Uganda wreck claims missionary Adam Langford, church leader Moses Kimezi
The two men and a hired driver were taking coffee from Mount Elgon to Jinja for The Source Cafe, an Internet cafe and coffee shop in the city of more than 50,000 people, missionary Clint Davis said. Profits from The Source help support many church-related needs for the 70-plus congregations in the area, including care for victims of HIV and AIDS. Kimezi served as the cafe’s manager.
The brakes on the truck apparently failed as the driver attempted to navigate the hairpin turns of Mount Elgon, said John Barton, a former missionary to Uganda. The driver lost control of the truck, which left the road, went airborne briefly and rolled down an embankment. The driver, who also was taken to the hospital, is expected to survive.
“Adam and Moses were an amazing pair,” said Davis, former director of the cafe who now heads The Kibo Group ministry in Uganda, “and now we’ve had a one-two leadership loss at a time when they were doing so many good, kingdom-building projects together.”
Langford grew up in Oklahoma City and became interested in missions during a two-week high school trip to the Central American country of Honduras. While studying business management at Oklahoma Christian University, he spent two months in Uganda and met a group of missionaries in Jinja.
“I was amazed at how the team was able to spread the gospel, not only through preaching and teaching, but also through redemptive business and social entrepreneurship,” Langford said.
After working as a financial adviser in Gresham, Ore., Langford joined the Jinja team. His brother and sister-in-law, Ben and Kym Langford, also serve on the team as church planters.
Kimezi, an accomplished carpenter and businessman, left behind a wife, Irene, and three children. Kimezi and his family helped a young man with a cleft palate to get reconstructive surgery and nursed him back to health. Kimezi taught him carpentry. The day of the accident, the young man pledged to take care of Kimezi’s children, Davis said.
Kimezi was buried at his home in Uganda on Jan. 18. Langford’s funeral was held Jan. 24 at the Memorial Road church in Oklahoma City.
Barton, a philosophy professor at Rochester College in Rochester Hills, Mich., and missionary Mark Moore traveled to Uganda to minister to the hurting churches and missionaries. The men visited the site of the wreck and said that many Ugandans expressed sympathy and support.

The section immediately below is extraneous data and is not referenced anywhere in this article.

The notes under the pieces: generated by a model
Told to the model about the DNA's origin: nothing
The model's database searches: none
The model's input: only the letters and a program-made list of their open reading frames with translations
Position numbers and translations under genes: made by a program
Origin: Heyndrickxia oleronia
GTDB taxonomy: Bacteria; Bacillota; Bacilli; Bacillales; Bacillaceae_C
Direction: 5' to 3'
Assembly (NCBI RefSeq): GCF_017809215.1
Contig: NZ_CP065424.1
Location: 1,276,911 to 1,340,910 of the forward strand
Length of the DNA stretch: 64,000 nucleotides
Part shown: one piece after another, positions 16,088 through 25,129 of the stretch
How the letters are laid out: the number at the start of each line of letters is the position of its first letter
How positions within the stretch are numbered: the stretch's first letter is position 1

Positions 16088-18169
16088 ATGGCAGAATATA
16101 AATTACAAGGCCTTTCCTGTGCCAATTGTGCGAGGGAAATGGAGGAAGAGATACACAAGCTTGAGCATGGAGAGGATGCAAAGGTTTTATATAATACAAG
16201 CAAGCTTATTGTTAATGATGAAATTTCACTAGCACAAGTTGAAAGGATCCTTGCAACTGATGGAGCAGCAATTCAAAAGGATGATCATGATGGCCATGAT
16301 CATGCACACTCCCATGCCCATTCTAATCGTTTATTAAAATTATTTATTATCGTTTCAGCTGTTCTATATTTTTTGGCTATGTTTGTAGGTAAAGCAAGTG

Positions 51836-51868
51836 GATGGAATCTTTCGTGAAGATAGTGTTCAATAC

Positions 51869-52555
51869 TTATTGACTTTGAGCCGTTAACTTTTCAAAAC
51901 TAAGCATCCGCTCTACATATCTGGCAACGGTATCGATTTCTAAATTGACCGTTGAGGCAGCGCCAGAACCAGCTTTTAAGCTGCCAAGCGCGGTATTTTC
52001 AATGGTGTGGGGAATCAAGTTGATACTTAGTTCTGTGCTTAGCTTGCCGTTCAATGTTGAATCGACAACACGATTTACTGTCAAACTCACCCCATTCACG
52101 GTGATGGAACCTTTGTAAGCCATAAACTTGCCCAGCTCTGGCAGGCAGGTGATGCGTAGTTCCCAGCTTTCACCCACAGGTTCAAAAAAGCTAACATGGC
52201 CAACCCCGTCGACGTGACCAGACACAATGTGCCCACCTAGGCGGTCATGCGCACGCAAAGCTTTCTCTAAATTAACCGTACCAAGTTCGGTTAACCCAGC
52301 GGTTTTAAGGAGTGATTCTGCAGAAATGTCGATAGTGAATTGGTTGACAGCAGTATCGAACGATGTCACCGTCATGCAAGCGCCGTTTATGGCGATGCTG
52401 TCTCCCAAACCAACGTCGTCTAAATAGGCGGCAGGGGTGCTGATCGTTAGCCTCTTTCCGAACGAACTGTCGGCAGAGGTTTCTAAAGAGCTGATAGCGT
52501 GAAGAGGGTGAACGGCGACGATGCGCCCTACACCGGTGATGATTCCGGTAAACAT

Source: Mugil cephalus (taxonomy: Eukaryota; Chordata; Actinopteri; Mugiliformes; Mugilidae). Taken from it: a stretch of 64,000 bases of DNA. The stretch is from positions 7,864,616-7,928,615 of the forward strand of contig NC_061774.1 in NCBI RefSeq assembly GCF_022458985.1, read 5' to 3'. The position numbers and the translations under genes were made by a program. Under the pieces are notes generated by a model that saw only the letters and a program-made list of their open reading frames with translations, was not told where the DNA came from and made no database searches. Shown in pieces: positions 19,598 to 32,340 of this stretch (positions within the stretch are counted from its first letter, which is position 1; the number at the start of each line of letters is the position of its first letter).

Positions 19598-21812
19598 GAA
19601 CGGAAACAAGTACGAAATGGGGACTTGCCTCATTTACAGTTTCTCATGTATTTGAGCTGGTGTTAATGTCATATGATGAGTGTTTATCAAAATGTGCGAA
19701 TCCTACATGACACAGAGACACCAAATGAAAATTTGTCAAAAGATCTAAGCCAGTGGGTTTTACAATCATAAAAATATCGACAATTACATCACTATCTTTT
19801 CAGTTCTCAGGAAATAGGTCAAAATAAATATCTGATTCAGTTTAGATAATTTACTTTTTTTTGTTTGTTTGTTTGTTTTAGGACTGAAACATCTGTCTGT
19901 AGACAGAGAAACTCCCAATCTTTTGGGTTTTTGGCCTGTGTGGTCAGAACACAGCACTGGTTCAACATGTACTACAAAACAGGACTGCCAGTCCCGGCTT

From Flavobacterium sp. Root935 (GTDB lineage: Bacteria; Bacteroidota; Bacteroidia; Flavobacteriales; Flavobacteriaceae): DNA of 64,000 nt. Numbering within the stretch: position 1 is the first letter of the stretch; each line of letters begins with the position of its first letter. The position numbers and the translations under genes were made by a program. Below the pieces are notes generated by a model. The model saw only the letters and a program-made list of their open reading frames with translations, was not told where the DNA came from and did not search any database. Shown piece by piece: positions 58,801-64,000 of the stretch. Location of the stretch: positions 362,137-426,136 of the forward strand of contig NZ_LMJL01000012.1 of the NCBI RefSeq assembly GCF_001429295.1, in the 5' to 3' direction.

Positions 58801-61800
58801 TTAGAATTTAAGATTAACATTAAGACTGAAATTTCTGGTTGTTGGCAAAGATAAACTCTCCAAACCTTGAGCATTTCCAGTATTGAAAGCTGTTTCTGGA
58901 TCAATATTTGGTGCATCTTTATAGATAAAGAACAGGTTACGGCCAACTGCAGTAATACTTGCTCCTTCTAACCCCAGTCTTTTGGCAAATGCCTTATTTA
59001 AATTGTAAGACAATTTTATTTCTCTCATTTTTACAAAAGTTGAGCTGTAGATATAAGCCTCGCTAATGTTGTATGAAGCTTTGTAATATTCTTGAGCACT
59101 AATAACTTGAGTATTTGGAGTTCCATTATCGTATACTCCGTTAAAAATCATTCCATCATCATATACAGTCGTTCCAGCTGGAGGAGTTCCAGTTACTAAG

“Obviously, this is tragic on so many levels, and the time of mourning is really only beginning,” Barton said. “But … we can already see God’s power and provision at work here.
“In good Moses Kimezi style, it often turns out to be the Ugandans who teach us about goodness and faith and hope,” he added. “And, as I can imagine Adam saying to us right now, may we learn these lessons well from our Ugandan teachers.”
At the team’s Web site, www.jinjamissions.org, Langford’s final report became a memorial for the missionary. Friends and supporters posted dozens of comments to the report.
“You made being a real Christian cool for the teens,” church member Cindy Wilson wrote. “Your faith in our Lord showed no boundaries. It was deep, real and crazy.”
Read Adam Langford’s final mission report online at http://www.jinjamissions.org.
Memorial contributions may be made to the following:
Memorials for Adam Langford:
East County Church of Christ
Langford Family Fund
24375 SE Stark
Gresham, OR 97030
Adam Langford Memorial Leadership Scholarship Fund
Via Oklahoma Christian University
Office of Advancement
P.O. Box 11000
Oklahoma City, Oklahoma 73136
Memorials for emergency travel for missionaries:
Rochester Church of Christ
250 W. Avon Road
Rochester Hills, MI 48307
attn: Jinja Emergency Fund
Memorials for Moses Kimezi’s wife and children
Langford / Kimeze Memorial Fund
604 S Redwood Ave
Broken Arrow, OK 74012